The way we speak to and around our children directly affects the way they feel about themselves and how they interact with others. Join Lauren Vien, Education Director of Rose & Rex and author of The Guide to Positive Language Strategies, for a parenting workshop that explores positive language. Lauren will offer positive language alternatives for common phrases like “Don’t do this” and “You can’t do that” and discuss the impact these simple language shifts have on children, parents and caregivers. Spoiler alert: Positive language means less hovering for us adults and more problem-solving for our children.
Read below for a full transcript of the conversation.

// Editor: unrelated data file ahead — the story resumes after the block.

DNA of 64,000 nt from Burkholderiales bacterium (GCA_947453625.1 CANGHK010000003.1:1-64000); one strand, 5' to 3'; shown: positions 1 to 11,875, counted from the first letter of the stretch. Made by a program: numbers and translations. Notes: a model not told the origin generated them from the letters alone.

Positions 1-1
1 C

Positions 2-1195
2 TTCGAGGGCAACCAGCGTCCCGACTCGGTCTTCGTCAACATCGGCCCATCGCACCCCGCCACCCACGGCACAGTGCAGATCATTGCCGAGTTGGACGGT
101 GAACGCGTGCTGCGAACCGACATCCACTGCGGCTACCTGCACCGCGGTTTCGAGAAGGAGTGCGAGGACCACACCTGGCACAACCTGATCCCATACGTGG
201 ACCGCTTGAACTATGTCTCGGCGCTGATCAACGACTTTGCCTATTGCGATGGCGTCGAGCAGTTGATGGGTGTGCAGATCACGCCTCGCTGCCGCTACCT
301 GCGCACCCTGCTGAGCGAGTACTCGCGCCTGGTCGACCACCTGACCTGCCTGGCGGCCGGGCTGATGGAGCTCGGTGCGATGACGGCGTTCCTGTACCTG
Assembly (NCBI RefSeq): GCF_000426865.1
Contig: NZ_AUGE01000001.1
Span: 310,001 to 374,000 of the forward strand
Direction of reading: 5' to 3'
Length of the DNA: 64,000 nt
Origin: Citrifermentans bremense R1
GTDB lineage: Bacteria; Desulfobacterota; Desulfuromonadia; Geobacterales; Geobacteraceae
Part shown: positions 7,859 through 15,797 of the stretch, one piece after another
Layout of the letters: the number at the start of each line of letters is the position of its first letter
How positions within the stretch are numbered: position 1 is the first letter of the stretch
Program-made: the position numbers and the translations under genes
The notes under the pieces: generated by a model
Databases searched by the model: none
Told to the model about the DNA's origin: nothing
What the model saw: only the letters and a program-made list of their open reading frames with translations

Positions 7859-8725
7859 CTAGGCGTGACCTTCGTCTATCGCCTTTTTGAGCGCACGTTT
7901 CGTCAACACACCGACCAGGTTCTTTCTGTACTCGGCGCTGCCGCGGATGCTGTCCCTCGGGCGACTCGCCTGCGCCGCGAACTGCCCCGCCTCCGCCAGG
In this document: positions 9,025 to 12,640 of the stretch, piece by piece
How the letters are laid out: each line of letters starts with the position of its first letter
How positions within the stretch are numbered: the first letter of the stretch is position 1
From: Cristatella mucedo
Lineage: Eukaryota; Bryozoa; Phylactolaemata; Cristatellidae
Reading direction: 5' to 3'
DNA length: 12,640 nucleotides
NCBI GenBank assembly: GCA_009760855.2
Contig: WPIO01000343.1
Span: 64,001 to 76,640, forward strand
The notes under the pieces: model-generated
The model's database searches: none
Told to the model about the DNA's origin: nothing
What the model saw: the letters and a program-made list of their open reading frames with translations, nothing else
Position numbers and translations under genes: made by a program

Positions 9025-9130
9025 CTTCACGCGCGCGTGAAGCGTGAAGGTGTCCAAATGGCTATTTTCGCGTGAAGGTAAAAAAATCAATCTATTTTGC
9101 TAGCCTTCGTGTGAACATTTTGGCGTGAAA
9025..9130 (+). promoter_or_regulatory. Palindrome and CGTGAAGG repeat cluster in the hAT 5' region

[Caitlin Gassert] Good afternoon. My name is Caitlin Gassert. Vice President of Business Development in Boston at First Republic. Thank you all for joining us today for Our Words Matter, a positive language workshop for parents. Today, we are so excited to introduce you to Rose & Rex. Rose & Rex is a wonderful women founded toy boutique, offering curated content and elegantly designed toys that promote imaginative play. Their mission is to give every child an opportunity to play with one of my favorite aspects of the company, being the fact that they play it forward with every purchase made. I am thrilled to introduce you to our speaker for today, Lauren Vien. Lauren taught in private Manhattan preschools for over a decade before joining the Rose & Rex team as education director. With a master's in early childhood education and special education from New York University, Lauren is deeply passionate about positive language and developmental play. If you'd like to submit a question during the webinar to Lauren, please use the Q and A feature on the bottom of your screen. We invite you to enjoy this session as much as we hope you will. Lauren, we're so happy to have you here with us today. Please take it away.